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March 19, 2013, 03:45:59 AM
 #86

This is a "guidance" posting.  It's a summary of how FinCEN feels that the already-existing regulations apply to the situation.  In reality, nothing much has changed except for providing some clarity.  All that verification stuff is required and the fly-by-night folks have got some worrying to do.

I'm wondering how things like the Linden Labs stuff comes out of this.  They have centralized virtual currency with an administrator.   On the other hand, they have third parties doing conversions so they might be ok.



Interesting point.

It might make better business sense for them to switch to bitcoin.  Less paperwork.

Dankedan: price seems low, time to sell I think...
Severian
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March 19, 2013, 03:54:12 AM
 #87

JP morgan and Mastercard run the Electronic Benefit Transfer in the US

JPM controls about half of the EBT cards in the US. If the US govt. lets JPM fail, the 25% or so of Americans that depend on JPM's EBTs would be out of luck. Imagine LA, Chicago, NYC, etc. within two weeks of no EBTs. Cities would burn. JPM has the government, and Americans, by the short hairs.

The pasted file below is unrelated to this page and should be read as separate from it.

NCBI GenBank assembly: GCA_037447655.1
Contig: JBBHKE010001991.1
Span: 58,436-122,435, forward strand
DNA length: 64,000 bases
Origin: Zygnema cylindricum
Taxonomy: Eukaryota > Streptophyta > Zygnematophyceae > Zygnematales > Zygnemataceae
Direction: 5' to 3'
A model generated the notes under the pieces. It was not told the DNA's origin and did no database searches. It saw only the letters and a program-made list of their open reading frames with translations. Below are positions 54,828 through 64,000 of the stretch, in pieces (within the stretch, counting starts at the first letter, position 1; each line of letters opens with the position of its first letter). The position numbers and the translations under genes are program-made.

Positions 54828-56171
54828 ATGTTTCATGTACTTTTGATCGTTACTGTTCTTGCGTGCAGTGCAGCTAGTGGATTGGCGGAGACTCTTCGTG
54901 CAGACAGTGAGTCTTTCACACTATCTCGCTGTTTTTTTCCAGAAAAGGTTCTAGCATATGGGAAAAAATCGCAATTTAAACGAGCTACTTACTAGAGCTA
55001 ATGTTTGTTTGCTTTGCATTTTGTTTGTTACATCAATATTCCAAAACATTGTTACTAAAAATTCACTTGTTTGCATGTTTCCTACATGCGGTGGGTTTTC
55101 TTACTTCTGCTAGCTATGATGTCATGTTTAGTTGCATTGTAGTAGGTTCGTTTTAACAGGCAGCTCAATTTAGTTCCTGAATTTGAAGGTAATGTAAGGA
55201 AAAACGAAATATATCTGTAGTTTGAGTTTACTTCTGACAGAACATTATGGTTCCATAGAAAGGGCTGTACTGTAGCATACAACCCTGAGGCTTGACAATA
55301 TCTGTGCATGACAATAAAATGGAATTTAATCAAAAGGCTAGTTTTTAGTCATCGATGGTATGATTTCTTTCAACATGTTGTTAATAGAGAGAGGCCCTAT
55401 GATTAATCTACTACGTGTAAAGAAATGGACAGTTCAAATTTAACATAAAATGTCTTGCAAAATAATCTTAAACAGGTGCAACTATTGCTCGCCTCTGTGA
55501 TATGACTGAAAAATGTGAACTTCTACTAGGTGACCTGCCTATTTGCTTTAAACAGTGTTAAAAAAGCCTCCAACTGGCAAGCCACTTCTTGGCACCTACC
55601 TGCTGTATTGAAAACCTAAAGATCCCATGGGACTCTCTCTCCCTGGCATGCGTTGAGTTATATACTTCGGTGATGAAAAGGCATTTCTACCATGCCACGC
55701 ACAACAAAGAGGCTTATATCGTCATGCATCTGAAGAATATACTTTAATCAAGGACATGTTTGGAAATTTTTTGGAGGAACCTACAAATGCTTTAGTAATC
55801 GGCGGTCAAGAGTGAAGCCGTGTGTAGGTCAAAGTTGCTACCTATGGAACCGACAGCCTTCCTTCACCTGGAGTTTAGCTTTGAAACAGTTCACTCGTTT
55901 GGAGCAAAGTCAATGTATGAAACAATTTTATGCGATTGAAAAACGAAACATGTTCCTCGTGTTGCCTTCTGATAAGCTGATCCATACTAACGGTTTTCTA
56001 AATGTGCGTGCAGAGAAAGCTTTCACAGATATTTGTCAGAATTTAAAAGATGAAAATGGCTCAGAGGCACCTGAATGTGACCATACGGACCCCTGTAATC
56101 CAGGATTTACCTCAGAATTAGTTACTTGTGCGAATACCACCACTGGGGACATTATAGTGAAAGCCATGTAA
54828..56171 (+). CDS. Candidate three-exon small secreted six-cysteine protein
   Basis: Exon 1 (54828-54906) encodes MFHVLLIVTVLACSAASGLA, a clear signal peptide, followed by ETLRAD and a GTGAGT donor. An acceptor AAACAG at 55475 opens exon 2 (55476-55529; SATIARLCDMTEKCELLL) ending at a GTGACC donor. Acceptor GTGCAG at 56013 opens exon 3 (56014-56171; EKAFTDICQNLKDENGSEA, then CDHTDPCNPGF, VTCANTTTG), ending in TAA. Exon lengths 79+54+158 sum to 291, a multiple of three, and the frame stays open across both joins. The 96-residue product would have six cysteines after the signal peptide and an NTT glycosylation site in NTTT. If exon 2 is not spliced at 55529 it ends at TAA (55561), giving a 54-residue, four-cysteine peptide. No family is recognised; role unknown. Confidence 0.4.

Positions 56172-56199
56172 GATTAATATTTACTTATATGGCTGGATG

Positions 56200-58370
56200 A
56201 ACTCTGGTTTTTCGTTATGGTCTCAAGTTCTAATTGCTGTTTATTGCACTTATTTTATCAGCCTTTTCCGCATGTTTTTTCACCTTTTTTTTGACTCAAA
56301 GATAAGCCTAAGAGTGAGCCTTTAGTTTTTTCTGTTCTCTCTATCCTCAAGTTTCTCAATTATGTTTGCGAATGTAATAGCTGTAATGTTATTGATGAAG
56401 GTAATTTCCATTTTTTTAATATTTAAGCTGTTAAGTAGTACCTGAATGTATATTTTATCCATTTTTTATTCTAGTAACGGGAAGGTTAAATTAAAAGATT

It's simple extortion as any occupier does to a servant state: prop us up or we'll burn your cities.  



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March 19, 2013, 04:07:49 AM
 #88

Why would you set up a decentralised exchange that could be hosted on multiple computers in multiple jurisdictions if you were going to comply with all their endless rules & regs?, especially if you are in multiple countries it will be infeasible to comply. What would be the point of the decentralisation?
The exchange needs cryptographic objects to buy and sell and trade.

The ones who provide those objects (which, at launch, will probably include me) ought to be aware of the laws that will apply to them - whether in order to comply, or merely so that they know what the risks are if the country in which they live finds them out.

If there is something that will make Bitcoin succeed, it is growth of utility - greater quantity and variety of goods and services offered for BTC. If there is something that will make Bitcoin fail, it is the prevalence of users convinced that BTC is a magic box that will turn them into millionaires, and of the con-artists who have followed them here to devour them.
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March 19, 2013, 04:16:40 AM
 #89